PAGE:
Another example (which I wouldn't call nearly as good, but it was interesting for a pretentious Ashton Kutcher movie) was The Butterfly Effect. Again, the main character travels through different versions of reality, this time without a guide, but also again, the other characters are developed by seeing them in different circumstances and learning more about their backstories and defining moments. We discover what the deal is with some important characters throughout the movie.

    I think the take-away is that you can have discovery/development/progression of other characters, even if the different versions of them aren't arranged on a strict linear timeline. Although in both these examples, there were at least two or three other major characters who remained in the main character's life, although often in drastically different ways. But it's a proven concept that you can get just about all the thematic interest and emotional complexity of a character arc through exploring characters in other ways.
     
    Last edited: Apr 14, 2017
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  11. thebeautifulanddamned

    thebeautifulanddamned New Member

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    Thank you very much for the kind comment! You've definitely cemented my confidence in my idea, and I feel like it's gaining a lot of momentum in my head after reading all these replies to my thread!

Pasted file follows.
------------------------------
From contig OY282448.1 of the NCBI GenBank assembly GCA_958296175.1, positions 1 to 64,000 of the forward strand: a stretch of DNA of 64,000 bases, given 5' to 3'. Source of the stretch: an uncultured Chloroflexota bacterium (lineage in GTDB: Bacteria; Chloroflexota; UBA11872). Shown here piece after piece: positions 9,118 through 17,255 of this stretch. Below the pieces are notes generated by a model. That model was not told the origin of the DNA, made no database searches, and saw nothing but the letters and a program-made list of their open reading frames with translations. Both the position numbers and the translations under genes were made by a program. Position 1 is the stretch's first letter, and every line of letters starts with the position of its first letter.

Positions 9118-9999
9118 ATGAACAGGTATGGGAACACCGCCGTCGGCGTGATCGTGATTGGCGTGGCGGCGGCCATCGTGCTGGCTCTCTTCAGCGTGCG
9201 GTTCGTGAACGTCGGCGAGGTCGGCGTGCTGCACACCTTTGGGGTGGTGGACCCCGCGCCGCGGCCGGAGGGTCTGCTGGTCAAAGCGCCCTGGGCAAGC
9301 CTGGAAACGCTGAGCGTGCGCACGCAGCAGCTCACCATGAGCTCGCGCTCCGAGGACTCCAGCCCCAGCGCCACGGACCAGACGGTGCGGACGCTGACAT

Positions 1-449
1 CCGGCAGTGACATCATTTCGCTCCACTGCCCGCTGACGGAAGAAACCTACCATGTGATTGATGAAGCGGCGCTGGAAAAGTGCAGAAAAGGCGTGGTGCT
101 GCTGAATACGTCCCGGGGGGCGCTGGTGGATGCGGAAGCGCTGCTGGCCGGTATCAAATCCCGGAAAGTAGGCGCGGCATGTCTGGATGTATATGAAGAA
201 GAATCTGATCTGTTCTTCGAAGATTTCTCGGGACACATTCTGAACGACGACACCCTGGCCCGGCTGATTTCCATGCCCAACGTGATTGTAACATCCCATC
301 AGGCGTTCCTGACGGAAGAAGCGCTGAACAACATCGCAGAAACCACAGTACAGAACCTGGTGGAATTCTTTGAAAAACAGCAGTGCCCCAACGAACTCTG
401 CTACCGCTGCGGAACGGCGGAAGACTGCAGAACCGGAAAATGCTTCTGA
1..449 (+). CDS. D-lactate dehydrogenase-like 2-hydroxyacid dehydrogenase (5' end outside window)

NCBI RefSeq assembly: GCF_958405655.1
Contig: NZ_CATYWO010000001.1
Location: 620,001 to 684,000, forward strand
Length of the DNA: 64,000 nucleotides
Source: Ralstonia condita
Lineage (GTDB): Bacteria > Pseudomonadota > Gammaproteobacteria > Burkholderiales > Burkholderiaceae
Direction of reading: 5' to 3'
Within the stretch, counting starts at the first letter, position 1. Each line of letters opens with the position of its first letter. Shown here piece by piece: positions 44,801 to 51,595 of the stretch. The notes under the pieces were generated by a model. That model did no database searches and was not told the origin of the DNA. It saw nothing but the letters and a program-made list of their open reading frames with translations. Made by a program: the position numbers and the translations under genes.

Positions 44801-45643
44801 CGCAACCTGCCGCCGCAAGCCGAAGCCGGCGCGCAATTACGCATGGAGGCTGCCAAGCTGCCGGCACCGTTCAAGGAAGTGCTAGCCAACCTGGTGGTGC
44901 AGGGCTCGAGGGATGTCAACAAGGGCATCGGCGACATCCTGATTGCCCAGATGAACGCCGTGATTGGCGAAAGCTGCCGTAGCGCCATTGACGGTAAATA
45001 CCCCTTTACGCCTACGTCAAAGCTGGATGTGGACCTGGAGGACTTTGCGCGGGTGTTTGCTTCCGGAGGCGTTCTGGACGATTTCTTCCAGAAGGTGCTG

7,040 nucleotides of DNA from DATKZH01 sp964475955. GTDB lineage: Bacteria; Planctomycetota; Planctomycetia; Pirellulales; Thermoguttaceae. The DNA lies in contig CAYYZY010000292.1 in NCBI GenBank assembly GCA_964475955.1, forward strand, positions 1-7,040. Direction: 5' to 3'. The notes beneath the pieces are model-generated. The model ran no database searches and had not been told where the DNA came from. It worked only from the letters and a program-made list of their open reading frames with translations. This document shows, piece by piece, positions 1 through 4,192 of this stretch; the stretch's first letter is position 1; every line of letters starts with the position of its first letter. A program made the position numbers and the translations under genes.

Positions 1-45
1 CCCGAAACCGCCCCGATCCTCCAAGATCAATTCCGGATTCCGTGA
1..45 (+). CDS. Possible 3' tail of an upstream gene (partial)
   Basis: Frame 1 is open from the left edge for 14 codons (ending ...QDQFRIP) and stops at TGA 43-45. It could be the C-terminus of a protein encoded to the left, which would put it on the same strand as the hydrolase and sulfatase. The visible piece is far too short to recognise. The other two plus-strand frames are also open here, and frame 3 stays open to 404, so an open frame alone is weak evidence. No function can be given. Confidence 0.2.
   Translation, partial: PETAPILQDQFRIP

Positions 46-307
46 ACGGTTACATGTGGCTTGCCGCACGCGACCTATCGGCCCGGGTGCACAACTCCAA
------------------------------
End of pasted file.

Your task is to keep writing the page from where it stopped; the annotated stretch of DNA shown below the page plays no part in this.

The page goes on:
Your point about the reader learning at the same rate as the protagonist is very helpful. It would certainly make a lot of sense dramatically, and there would be more 'figuring out' than info-dumping, which is far more interesting. And more fun to write, too.

    I love this idea! It seems so obvious now. Of course she would seek comfort in her friends and loved ones, but that only adds to the heartbreak. And the thing about the reader wanting to jump into the narrative is so interesting. Love it.

    Thanks again for your help Millyme! :)
     
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  12. thebeautifulanddamned

    thebeautifulanddamned New Member

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    This comment is incredibly useful, thank you so much truthbeckons! I will definitely check out Seconds and The Butterfly Effect, it'll be valuable to examine how this concept has been done before, and how I can make it my own. Your point about the 'eerie magical quality' has also given me something to think about—do I want the 'eerie magical' tone, or do I want it to be more grounded in reality? There will also be a handful or major characters that reoccur in all versions of my protagonist's reality, like in the examples you described, and I'm excited to explore and develop their emotional complexity and progression given this format—it'll be very interesting! Thanks again for the detailed response!